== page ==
The Moon Glides, Death Rides: Pejoration and Aborted Otherworldly Journeys in "The Dead Bridegroom Carries Off His Bride" (ATU 365)


The nineteenth-century Icelandic folktale "The Deacon of Myrká" is not a love story, but neither is it right to call it a ghost story. It is a tragic, irreverent, and mysterious blend of the two. In it, a beautiful girl is courted by a wellrespected young man—a deacon at the local church, in fact. They seem happy, in love, and destined for a good life together, until the young man dies in a tragic accident on his way home from visiting his beloved. Inexplicably, this young man, who was so well liked in life, will not rest easy in his grave. He returns from the dead to terrorize the one person he loved most in life: the beautiful girl whom he had once hoped to marry. One question cannot be ignored: why would such a good man in life become such a monster after death? This essay seeks to answer this question by recognizing "The Deacon of Myrká" as one of many versions of the tale throughout Europe, and as a story that has its origins in the pre-Christian past. This essay argues that, in its earliest, pre-Christian manifestations, the story was seen as one of romance and honor, whereas later versions of the story were transformed to depict the narrative events as horrific. The reasons why and how this change occurred can tell us a great deal about the relationship between Church theology and (sometimes heterodox) folk beliefs.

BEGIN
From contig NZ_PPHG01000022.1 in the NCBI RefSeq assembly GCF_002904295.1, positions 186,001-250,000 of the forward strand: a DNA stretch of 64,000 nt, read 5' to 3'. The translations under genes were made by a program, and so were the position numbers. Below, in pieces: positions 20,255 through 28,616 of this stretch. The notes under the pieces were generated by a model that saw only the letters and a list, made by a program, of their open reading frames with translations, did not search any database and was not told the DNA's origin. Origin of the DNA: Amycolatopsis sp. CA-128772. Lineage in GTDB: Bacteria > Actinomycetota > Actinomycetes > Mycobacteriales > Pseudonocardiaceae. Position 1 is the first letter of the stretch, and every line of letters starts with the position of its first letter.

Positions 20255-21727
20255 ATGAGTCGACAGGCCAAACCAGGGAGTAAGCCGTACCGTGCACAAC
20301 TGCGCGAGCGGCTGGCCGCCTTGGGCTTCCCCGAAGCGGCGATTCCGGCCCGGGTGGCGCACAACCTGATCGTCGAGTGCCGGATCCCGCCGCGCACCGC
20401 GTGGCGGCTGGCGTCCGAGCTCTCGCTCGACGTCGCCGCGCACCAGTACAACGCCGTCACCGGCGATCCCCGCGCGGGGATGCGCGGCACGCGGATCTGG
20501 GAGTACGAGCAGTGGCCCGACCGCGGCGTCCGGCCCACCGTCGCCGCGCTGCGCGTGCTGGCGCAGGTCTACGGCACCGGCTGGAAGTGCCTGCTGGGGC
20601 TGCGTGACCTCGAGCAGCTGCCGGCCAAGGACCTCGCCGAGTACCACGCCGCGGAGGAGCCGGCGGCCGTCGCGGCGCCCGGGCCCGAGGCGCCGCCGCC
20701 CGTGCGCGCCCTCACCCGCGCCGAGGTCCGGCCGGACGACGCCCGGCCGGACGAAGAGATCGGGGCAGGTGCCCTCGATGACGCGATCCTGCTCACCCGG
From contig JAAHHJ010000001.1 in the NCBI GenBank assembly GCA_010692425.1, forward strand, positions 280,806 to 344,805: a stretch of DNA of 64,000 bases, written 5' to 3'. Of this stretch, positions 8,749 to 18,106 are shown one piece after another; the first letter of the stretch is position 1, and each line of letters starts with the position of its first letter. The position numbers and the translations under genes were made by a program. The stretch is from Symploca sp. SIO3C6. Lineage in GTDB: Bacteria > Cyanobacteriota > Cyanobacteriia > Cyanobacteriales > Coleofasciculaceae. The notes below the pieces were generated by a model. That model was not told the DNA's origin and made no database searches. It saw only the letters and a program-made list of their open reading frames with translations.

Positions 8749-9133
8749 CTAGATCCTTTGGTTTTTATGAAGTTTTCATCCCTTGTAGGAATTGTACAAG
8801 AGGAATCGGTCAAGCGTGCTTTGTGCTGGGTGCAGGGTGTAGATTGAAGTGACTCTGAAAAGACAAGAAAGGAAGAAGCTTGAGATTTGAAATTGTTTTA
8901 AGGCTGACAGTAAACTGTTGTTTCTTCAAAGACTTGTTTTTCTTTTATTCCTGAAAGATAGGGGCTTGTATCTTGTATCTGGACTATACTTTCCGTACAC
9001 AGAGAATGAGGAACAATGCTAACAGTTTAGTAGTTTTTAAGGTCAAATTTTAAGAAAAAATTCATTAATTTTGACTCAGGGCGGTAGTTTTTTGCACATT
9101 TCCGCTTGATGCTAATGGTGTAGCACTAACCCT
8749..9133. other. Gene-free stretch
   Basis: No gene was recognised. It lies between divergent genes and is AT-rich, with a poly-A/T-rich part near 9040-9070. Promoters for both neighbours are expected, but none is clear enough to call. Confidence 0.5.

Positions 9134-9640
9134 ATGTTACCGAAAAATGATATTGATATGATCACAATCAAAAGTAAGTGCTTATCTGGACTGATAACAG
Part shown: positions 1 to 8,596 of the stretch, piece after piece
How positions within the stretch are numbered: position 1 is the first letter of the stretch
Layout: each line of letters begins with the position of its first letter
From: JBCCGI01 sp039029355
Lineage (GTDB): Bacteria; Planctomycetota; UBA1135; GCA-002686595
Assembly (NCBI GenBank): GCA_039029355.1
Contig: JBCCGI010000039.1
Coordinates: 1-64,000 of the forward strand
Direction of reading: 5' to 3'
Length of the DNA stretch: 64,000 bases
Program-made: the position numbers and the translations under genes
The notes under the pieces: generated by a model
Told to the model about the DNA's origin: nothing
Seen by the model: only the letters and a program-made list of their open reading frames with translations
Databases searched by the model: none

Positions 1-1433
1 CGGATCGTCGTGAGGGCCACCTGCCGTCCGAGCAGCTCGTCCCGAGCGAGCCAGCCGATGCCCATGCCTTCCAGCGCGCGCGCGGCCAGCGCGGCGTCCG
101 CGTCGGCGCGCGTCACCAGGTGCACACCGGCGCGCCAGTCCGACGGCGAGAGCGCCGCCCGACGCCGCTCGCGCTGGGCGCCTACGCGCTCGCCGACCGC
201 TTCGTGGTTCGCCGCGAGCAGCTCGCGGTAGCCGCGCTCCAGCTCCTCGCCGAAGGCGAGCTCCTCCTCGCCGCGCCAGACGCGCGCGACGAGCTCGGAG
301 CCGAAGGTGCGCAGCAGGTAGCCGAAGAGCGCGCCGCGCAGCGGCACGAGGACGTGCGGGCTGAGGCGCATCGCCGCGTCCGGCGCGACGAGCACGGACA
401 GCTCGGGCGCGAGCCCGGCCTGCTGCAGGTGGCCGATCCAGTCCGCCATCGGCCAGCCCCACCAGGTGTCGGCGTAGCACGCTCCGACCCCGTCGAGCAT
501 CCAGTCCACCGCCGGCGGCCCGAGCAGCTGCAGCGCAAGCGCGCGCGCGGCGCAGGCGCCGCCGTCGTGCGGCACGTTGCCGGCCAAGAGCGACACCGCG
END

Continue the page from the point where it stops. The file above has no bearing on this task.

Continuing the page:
English and Technical Communication

International Standard Serial Number (ISSN)

1547-0474; 1547-0873

Document Type

Article - Journal

Document Version


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